A lack of evidence about what works is not the only thing missing from the widening participation discourse. There is also a frustrating lack of clarity about the underlying causes of the problem. Most of the commentary – and indeed most policy – tends to focus on either aspiration or attainment. In other words, the focus is usually on either making sure students from disadvantaged backgrounds want to go to top universities or on ensuring that they get the grades that are required to do so. Until recently far too much emphasis was put on the former. So-called poverty of aspiration was often identified as being the primary barrier to improving access, with the rather patronising consequence that the participation gap was frequently explained as being a result of the fact that students from disadvantaged backgrounds just didn’t want to go to top universities. Fortunately this seems to be changing. The wealth of evidence demonstrating the correlation between attainment and social background has led to recognition that grades are the real barrier to fair access.
Whilst this shift is to be welcomed there are still considerable problems with this self-imposed dichotomy between aspiration and attainment, not least of which is the fact that they are closely related. Boosting attainment typically boosts aspiration. Similarly, provided they are given the right opportunities and support (this is a significant caveat) those with high aspirations tend to do well academically. Even those who profess to appreciate the respective role of attainment and aspiration often fail to use this understanding constructively. Universities have been known to use the attainment problem as an excuse for not admitting more disadvantaged pupils – the subtext being that it’s not their problem if schools don’t produce enough students from disadvantaged backgrounds with the right results. This ignores the possibility that universities themselves can play an important role in helping boost attainment in schools, especially if they are willing to genuinely collaborate with them (rather than ‘partner’ with schools, which in university speak-basically means approaching schools with a set menu of opportunities designed by the universities themselves).
The other problem with the separation of attainment and aspiration is that universities end up with a rather misguided impression of what aspiration actually is. In contrast to attainment, which is acknowledged as something that requires sustained long-term intervention (and therefore not universities problem), aspiration is seen as something which can be transformed overnight. From this perspective all we need is to ship kids off on a summer school or parachute them into a Russell Group university for a day and their aspirations will rise accordingly. The reality is that aspirations are shaped and cultivated over a much longer period of time. Aspiration isn’t like a tetanus jab – one quick shot in the arm won’t keep you ticking over for the next 10 years. Genuinely raising aspirations requires students to be in an environment with high aspirations for more than just a few hours.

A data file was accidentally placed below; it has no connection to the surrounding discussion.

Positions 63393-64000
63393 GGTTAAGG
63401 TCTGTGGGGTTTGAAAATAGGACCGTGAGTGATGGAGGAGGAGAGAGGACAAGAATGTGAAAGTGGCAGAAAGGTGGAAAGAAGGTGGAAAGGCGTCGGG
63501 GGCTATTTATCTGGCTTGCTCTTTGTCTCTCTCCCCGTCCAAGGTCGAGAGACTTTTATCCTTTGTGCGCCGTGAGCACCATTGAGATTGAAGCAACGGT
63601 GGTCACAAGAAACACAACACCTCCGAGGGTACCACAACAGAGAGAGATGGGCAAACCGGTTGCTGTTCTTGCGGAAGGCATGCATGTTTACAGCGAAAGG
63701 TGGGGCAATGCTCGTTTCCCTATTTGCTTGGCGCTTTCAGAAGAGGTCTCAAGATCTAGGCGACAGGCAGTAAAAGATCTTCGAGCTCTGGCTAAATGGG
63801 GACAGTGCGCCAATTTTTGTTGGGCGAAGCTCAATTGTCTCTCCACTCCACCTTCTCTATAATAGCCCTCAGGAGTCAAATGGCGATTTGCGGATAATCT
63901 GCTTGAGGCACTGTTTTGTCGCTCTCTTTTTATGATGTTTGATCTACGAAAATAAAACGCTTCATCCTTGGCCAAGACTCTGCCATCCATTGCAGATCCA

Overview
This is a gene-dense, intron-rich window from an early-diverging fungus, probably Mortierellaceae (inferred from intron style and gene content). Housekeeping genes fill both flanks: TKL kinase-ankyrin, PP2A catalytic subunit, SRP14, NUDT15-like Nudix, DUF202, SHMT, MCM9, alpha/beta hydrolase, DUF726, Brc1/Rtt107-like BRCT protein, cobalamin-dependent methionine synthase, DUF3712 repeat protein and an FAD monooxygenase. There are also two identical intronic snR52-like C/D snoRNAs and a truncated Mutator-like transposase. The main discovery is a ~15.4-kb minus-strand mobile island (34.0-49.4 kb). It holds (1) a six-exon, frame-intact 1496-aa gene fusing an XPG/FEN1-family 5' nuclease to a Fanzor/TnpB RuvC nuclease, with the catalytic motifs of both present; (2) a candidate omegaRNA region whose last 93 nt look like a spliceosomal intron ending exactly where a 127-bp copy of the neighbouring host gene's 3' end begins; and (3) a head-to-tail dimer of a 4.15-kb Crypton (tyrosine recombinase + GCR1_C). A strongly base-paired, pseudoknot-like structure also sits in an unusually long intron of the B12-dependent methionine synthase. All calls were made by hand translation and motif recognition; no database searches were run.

All of which brings us to a criminally neglected element of this debate: the role of schools. Schools are the primary drivers of change in the education system. No long-term change is going to take place in our education system that doesn’t heavily involve them. But despite the fact that universities all claim to be working with schools, too much of the widening participation agenda unwittingly presents them as part of the problem. Like the trappings of poverty they are seen as something that students need to be liberated from if they are to attend a top university. As long as universities view schools simply as the route to working directly with students rather than as the key to improving both aspirations and attainment their achievements in widening access are likely to be limited. Instead of investing all their energy and resources in developing summer schools and placement schemes with complex eligibility requirements universities should approach schools individually and find out what support they need. Interventions like this that are small-scale, heavily personalised and sustainable (i.e. the benefits are retained once the university withdraws direct support) are the best way of promoting fair access in the long term.
A widening participation agenda that has at its forefront a dual commitment to evaluating its impact and to working closely with schools has a far greater chance of succeeding where the current one has so clearly and painfully failed.